Flooding in Pakistan: SDC pursuing efforts to provide access to drinking water and education

Pakistan has suffered one of the worst catastrophes in its history. In late August, an unusually strong monsoon left large swathes of the country flooded for several weeks. When the Pakistani authorities launched an international appeal for help, the SDC responded swiftly by releasing CHF 3 million in aid. It also deployed a Swiss Humanitarian Aid Unit (SHA) team to assist on the ground.

A boy crosses a rope bridge near Mankiala, Pakistan. An expanse of large stones borders a stream.

Pakistan suffered severe damage from flooding caused by an exceptional monsoon in late August. Here in the village of Mankiala. © SDC

By the end of September 2022, Pakistan was gradually recovering from the flooding. More than 33 million people were affected by the disaster, which has claimed more than 1,500 lives. The flooding has destroyed homes and infrastructure across the country. Lost crops and flooded fields pose a serious threat to food security. There is also a high risk of the spread of waterborne diseases.

Switzerland responds swiftly to Pakistan's call for help

The Pakistani authorities began organising rescue operations as soon as the waters started rising in August. Faced with the scale of the disaster, they launched an appeal for international aid. The Swiss Agency for Development and Cooperation (SDC) responded immediately by deploying an SHA team. The team, which initially consisted of a team leader, a liaison officer, a logistician and a construction expert, set up base in Mingora in the Swat valley. Pakistan was for decades one of the SDC's priority countries. The SDC ended its activities there in 2020. This long-standing presence allowed the SHA team to quickly re-establish contact with its network of partners on the ground.

Swiss experts have carried out repair work in four schools in the valley that had been rebuilt by the SDC after flooding in 2010. These buildings all stood up well to this year's floods, although water pipes were damaged. The SHA team also repaired an 8,800-metre drinking water network that supplies nearly 7,000 people. They rebuilt three suspension bridges to enable villagers to reach markets. They also set up four cash-for-work programmes to mobilise local labour to clear roads buried by debris, mud and other obstacles. A total of 1,650 people were paid for their participation in these efforts.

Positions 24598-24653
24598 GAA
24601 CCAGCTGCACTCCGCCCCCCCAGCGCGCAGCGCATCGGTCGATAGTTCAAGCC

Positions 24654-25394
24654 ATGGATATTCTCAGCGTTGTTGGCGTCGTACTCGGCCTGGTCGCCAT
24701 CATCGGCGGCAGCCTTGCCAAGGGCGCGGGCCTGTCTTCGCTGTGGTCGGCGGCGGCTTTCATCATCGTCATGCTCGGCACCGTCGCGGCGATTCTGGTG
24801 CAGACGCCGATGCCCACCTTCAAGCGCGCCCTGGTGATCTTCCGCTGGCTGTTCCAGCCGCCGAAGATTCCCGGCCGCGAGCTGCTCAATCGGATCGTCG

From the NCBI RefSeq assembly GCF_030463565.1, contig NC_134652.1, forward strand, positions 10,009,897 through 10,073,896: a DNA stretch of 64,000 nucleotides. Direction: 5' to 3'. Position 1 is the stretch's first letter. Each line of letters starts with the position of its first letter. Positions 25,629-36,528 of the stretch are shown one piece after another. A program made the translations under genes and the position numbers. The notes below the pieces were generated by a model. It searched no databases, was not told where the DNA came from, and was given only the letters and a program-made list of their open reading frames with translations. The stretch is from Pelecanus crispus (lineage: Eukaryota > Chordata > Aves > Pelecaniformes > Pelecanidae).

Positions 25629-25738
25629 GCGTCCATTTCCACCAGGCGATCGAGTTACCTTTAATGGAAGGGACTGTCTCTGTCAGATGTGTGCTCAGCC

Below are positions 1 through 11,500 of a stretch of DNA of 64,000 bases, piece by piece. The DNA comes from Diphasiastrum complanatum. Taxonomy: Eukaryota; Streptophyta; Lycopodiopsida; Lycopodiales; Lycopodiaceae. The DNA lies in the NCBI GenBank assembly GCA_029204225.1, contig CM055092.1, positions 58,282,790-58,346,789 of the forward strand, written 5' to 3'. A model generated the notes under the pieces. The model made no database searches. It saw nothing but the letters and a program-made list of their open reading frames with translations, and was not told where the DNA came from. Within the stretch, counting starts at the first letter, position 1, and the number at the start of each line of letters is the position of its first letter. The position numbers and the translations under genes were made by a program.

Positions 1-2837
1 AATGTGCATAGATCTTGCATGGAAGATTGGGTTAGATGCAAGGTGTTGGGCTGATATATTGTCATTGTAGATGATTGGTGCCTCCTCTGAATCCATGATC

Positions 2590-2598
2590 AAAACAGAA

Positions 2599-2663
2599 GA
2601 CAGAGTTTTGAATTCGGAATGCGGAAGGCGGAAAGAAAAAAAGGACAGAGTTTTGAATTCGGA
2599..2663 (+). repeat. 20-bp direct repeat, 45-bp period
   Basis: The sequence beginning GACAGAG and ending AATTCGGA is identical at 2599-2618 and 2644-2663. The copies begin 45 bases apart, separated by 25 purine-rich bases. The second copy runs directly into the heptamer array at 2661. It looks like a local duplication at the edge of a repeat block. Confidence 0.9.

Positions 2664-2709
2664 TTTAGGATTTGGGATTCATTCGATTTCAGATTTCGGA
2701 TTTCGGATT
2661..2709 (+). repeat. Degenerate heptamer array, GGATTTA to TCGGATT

Aid provided in two phases

The emergency phase ended on 30 September after four weeks of activities that helped more than 13,000 people. The SDC deployed ten SHA members to the field between the end of August and the beginning of October, with the Swiss embassy in Islamabad supporting them throughout this period.

At the beginning of October, the SDC moved on to the second phase ('early recovery'), which continued the work carried out during the emergency phase. The aim here was to repair a further twelve schools (including the rehabilitation of streets and access roads) and to rehabilitate ten drinking water supply systems. This direct action is scheduled to last until the end of November.

Three million francs allocated to disaster response

The SDC has allocated a total of CHF 3 million to respond to the consequences of the disaster in Pakistan. CHF 2 million of this was earmarked to support the activities undertaken by the International Organization for Migration (IOM) in response to an emergency appeal by the UN. The IOM is operating in the country's southern provinces, which have been hit particularly hard by the disaster. CHF 200,000 was allocated to the Swiss NGO Helvetas, which is carrying out projects to distribute drinking water, food and medicines, as well as essential supplies in the north-western province of Khyber Pakhtunkhwa. The remaining funds were allocated to activities conducted by the SDC.

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